Monday, January 28, 2002
Prior to starting this weblog and its companion Postcards from the Revolution we had spent a lot of time creating single-topic web pages. Mike and I share a compulsion to promote professionalism and to share resources with anyone who values them. The problem with putting up so many repositories is after a point keeping them up-to-date with news, new content and the such is time consuming. In fact, what we managed to create was a potpourri of pages that morphed into a giant hairball from a management point of view. Worse, two of these pages were newsletters (Infrastructure Technology Management and Project Management).
We were grappling with the problem of how to breathe new life into these, and decided that what we needed was an interactive discussion forum to make the information exchange a living thing instead of static pages. We reasoned that this would also draw in knowledge and opinions from others, so we created the IT Operations Management Discussion Forum to augment the Infrastructure Technology Management newsletter and Project Management Discussion Forum to augment the Project Management newsletter. For good measure I created the Women in Information Technology Discussion Forum with the goal of mentioning younger women who are in the profession, as well as providing a forum for women in the industry to exchange ideas and advice. None of the forums generated much interest, which is evidenced by the dearth of posts and participation.
While we felt that we were not making much of a contribution through the forums, site statistics for each of the single-topic pages and each of our home pages did indicate that these sites were popular. We also started tracking hits on the weblogs and discovered that this one, Notes from the Field, is frequently visited and read. For some reason Postcards from the Revolution does not enjoy the same number of visitors, but the traffic has picked up. Another contributing factor is that weblog was created on 21 January and is still relatively new.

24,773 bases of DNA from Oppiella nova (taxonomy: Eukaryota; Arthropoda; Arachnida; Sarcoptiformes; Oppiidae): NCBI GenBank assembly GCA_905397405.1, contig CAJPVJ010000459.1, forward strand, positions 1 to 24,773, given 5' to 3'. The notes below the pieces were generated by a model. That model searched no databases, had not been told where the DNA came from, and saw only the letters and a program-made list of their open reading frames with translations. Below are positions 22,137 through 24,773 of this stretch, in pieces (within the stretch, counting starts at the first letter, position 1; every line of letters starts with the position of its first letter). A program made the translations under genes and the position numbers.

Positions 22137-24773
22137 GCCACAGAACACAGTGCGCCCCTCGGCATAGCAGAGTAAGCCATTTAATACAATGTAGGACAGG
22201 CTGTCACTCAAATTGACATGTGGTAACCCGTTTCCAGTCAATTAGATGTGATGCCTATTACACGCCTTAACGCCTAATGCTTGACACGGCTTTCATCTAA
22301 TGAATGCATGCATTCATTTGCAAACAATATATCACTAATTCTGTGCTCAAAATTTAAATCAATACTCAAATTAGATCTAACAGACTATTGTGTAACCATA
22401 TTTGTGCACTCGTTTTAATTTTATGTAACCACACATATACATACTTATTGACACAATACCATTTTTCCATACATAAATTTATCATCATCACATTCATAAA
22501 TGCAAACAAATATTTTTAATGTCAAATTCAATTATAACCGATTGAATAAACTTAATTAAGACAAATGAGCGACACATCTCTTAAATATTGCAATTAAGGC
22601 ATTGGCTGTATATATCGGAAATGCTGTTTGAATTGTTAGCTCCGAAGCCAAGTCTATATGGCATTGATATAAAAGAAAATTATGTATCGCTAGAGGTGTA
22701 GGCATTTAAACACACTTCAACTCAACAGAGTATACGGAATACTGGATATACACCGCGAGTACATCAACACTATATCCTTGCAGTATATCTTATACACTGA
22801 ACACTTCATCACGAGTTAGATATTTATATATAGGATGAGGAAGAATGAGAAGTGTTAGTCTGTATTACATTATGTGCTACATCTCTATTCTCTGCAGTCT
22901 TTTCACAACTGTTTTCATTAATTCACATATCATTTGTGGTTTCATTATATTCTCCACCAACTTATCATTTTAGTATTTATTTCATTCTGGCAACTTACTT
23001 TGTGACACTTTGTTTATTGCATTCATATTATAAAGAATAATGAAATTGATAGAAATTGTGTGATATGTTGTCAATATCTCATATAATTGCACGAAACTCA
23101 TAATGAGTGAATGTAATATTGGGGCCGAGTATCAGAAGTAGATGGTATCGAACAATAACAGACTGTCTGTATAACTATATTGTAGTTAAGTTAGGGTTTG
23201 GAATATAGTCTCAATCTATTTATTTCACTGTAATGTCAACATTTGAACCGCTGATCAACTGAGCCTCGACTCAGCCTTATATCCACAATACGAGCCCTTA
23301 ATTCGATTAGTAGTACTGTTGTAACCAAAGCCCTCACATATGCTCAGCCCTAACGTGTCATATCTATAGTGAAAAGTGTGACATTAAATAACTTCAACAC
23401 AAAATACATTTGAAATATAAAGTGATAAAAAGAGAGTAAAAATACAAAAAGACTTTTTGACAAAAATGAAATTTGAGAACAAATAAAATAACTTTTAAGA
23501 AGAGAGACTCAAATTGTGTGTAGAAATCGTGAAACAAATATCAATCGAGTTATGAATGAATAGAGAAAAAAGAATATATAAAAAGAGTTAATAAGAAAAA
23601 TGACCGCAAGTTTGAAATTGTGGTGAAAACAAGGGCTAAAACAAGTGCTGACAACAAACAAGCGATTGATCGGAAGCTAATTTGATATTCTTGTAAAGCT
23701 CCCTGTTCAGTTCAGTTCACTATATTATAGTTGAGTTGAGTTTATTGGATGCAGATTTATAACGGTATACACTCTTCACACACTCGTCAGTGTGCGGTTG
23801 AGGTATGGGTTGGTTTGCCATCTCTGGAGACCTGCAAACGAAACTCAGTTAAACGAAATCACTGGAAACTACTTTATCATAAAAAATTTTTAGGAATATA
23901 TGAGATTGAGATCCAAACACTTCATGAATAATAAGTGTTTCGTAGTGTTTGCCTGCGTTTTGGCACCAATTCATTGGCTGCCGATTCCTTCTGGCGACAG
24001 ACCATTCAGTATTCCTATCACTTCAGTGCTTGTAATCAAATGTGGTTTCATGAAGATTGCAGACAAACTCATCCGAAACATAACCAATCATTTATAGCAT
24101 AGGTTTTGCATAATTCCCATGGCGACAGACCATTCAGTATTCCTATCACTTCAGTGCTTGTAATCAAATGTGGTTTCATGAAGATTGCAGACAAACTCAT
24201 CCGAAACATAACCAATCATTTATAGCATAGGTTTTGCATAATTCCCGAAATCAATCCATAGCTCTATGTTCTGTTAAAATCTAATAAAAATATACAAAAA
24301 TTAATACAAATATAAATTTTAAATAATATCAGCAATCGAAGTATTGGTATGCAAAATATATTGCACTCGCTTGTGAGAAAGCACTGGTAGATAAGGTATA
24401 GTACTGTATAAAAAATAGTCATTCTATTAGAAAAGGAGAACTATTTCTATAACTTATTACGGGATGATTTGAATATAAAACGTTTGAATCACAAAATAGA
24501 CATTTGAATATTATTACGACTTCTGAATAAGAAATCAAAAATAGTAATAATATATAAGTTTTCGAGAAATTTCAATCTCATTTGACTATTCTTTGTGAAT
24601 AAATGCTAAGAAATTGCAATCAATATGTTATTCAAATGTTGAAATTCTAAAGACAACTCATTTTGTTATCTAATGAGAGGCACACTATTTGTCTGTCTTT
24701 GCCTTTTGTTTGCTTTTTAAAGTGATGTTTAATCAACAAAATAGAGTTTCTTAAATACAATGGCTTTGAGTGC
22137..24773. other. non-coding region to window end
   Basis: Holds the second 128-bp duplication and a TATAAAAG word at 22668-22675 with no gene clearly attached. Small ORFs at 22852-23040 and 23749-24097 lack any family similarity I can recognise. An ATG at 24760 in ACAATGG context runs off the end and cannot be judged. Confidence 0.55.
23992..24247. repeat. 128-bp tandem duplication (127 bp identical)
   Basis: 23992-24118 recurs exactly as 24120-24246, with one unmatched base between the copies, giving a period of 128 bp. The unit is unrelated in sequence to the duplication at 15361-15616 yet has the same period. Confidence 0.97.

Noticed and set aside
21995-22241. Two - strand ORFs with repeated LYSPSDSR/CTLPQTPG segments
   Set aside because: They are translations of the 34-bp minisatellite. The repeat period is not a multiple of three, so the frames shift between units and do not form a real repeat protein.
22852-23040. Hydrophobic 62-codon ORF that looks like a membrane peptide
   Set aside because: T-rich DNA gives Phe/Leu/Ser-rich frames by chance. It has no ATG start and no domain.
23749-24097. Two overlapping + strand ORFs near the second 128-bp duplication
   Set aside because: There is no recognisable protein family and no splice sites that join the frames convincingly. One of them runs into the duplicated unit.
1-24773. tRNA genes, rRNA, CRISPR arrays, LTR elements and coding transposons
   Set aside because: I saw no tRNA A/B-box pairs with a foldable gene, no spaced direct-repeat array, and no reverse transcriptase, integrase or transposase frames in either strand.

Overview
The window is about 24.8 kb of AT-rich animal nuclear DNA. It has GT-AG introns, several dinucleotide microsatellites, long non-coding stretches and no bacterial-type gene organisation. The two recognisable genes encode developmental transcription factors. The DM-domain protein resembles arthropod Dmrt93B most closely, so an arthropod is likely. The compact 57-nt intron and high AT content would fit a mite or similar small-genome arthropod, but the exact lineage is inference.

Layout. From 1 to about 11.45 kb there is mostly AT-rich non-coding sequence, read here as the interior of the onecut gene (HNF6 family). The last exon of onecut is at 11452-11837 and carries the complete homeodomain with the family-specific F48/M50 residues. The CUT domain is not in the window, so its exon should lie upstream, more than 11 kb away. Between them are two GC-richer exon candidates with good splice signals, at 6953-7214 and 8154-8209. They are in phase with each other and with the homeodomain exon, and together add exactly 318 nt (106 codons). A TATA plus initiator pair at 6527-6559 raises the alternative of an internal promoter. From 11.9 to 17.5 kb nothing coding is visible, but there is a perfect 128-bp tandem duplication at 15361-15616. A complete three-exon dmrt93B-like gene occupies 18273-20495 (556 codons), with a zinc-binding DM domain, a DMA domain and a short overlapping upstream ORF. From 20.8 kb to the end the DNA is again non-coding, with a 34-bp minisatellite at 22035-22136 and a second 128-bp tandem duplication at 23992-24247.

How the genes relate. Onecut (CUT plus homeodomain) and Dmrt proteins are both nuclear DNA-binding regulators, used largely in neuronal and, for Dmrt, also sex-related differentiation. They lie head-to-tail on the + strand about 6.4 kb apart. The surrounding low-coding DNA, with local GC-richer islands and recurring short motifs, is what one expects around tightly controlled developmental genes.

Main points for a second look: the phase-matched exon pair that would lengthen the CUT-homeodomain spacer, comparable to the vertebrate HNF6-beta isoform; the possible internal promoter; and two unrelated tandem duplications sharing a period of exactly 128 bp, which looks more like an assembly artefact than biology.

This brings me to the single-topic pages that we have. One thought was to eliminate them altogether, but they are popular and don't require any effort to leave them in place. If you haven't already checked them out the following whirlwind tour will add some clarity to the virtual hairball that we've created:
- My personal page - divided into
- Mike's personal page, which is a gateway to other sites and resources that I'll describe below. He also has an about this site page and a page titled knowledge through reading. If you are diligent and click on graphic elements on the opening page you'll also be whisked to Mike's book reviews on Amazon.
- Software Quality Assurance is little more than an unannotated list of SQA resources.
- Software Engineering and IT Operations is a collection of resources. It also mixes topics (as bad as mixing metaphors), but does have valuable content for both topics.
- Software Change and Impact Analysis is a highly focused collection of resources that software engineering and IT operations management professionals will find valuable.
- Service and Application Delivery is another mixed topic collection that addresses development and operations. There are some gems here, but their descriptions are terse.
- Performance and Capacity Planning is a good source of materials for both performance analysis and planning, and capacity planning. The topics are distinctly different to practitioners, but are related at a meta level. The content here is tersely described, but invaluable to the right audience.
- Information Technology Security - this is the opening page to three pages devoted to different aspects of infosec:
- Life Cycle, Project & Infrastructure Management Page, which is Mike's original web page. Highlights are the Tools & Documents and Links sections. If you want to know more about Mike click the About Mike Tarrani link.
- Business and Strategic Planning Resources is devoted to promoting business knowledge in the IT professional ranks.
- Technical Communications Resources is a page of resources for technical writers, consultants and, frankly, anyone who wants to improve their ability to communicate ideas and information. There are writing and illustration resources that everyone, in and out of IT, will find useful.
Subscribe to Posts [Atom]